The Soul of Man Under Socialism seems to be more of a personal grievance born of one man’s experiences of communicating his art to the public, and being misunderstood by journalists, rather than an essay that addresses a general situation, although it tries to. Looking at it in terms of Wilde’s personal struggles makes it more understandable and contextualizes it, yet as an approach to looking at society and art, it fails to hold up as a viable practice, as it seems only to lead to a break down of exchange and communication, and a deadening of art, rather than lifting it up to be a living, organic form of exchange and communication.

Wednesday, November 29, 2006

Reminder about tomorrow's readings...

Printer friendly versions of both of the pieces we're discussing tomorrow:

Material Memories
Ambiguous Panopticon

Links to the normal texts available on the syllabus. Those of you who have not yet co-faciliated discussion of a reading in-class need to be thinking seriously about how they are going to manage that requirement in the two remaining class meetings after tomorrow. Be sure to talk to me tomorrow or e-mail me about it. Hope everybody has had a good break, looking forward to seeing you all tomorrow. d

Sunday, November 26, 2006

Your Final Exam

Here is your final exam. Choose to answer two from the following four questions. Each of your answers should be approximately 3-4 pages long. You may spend as much time as you wish on the exam and you should use your texts to help substantiate your points. Stick to the questions and be sure to finish on time. You are to submit a physical copy of your exam to me on the last scheduled meeting of the course.

(a) Summarize what you take to be the key insight in any single one of the theoretical texts we have read over the course of the term and then show how that insight illuminates your reading of “The Gentle Seduction,” “Desk Set,” or “Colossus: The Forbin Project” (choose one).

(b) Summarize what you take to be the central argument of C.S. Lewis’ “The Abolition of Man” and then propose two other texts we have read over the course of the term that reiterate key features (these can include either strengths or limitations, depending on your viewpoint) of Lewis’ argument.

(c) Compare and contrast two works in which the theme of an emerging technologically facilitated “spiritualization” or “dematerialization” is central, but in each case importantly different, in your view of the arguments the authors are making.

(d) Compare and contrast two works in which the theme of an emerging technologically facilitated “global” or “planetary” perspective is central, but in each case importantly different, in your view of the arguments the authors are making.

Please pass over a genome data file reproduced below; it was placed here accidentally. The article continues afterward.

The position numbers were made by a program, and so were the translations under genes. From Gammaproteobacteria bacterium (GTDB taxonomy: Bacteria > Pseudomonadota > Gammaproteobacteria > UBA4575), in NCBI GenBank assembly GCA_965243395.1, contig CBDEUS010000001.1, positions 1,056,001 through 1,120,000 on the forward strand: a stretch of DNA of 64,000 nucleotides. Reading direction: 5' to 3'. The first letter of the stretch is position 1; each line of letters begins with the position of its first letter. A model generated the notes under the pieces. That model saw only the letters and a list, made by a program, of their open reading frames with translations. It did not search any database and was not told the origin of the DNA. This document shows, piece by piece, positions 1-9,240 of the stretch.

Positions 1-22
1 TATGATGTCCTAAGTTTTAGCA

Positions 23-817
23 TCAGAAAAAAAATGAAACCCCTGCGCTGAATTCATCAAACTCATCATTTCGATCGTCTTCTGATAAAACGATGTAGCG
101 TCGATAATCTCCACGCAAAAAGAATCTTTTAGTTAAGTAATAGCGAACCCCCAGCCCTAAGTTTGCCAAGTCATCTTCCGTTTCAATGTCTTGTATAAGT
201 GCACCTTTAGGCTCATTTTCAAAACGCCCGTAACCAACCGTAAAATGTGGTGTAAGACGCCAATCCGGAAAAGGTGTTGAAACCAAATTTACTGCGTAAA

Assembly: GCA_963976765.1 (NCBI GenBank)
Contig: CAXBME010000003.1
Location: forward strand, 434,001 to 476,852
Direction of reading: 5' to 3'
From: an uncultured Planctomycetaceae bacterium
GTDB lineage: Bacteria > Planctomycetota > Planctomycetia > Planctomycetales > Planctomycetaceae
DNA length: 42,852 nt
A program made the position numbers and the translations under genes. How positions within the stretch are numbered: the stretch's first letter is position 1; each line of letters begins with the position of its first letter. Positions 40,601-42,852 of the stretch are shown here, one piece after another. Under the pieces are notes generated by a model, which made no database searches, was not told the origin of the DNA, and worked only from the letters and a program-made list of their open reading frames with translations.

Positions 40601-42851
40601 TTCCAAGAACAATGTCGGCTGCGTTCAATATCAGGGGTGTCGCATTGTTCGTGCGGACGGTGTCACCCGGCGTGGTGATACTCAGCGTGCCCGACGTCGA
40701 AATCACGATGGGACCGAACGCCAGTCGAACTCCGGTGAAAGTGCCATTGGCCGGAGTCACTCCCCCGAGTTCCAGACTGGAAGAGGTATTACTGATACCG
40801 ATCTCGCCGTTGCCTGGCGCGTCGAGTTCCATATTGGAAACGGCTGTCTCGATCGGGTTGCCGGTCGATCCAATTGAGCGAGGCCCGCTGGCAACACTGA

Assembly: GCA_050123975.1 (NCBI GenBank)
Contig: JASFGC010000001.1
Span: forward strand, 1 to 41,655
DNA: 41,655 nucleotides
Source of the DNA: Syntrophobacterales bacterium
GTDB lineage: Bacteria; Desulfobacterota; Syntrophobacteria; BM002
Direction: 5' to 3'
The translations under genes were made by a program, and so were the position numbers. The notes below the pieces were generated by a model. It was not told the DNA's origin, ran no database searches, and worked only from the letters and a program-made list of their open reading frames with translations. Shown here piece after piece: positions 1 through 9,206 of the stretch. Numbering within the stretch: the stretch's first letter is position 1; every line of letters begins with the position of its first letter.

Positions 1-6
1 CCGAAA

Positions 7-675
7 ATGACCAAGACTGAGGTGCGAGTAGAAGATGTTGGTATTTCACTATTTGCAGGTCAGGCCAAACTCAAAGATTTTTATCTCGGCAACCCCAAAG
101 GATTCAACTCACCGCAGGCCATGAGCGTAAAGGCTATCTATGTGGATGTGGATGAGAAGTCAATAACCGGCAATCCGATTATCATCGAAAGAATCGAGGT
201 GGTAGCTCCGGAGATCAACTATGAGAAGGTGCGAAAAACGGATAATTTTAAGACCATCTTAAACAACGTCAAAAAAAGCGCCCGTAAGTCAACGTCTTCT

Not on this Earth!

If it were technically feasible to build a self-willed computer , could such a computer come to rule humanity as imagined in "Colossus, The Forbin Project'? I think it could only happen in a "ideal" socialist world in which currency, private property, social class, and war does not exist. Unlike the film, in which the story takes place during a cold war. This claim may seem stretched. But if we consider why a self willed computer cannot rule the world in it's present state, then it becomes obvious why a peaceful socialist world is susceptible to a cybernetic take over.

History clearly shows that Mankind has always struggled for power over each other. This is reflected in concepts such as property, social class, nationalism, religion, war etc. Even in our personal daily lives we try to increase our power over others simply by working for a competitive edge. We can hardly think without some kind of power game in play. Therefore it is inconceivable that any authority in such a world would trust anyone to build a computer that would be programmed to run a country and launch nuclear missiles! The thought of it would be unacceptable. Politicians would never consider to fund a project designed to reduce their authority. They do not want give their power to a computer, and let it take credit for all the good that happens. And be blamed if the computer fails to meet expectations. In our world computers are designed to increase the power of people, not to hand it over. They simply implement Man made programs that have a specific function. They do not decide! Even if a self willed computer is created by accident, it would never have been given the necessary command capability or data to take strategic action. It could not take with force. It would end up being a commodity for humanity, like animals are. All these "computer take over" scenarios out of Hollywood are a reflection of Man's fear of loosing power. Not the literal fear that we might give too much power to a computer. It is metaphorical.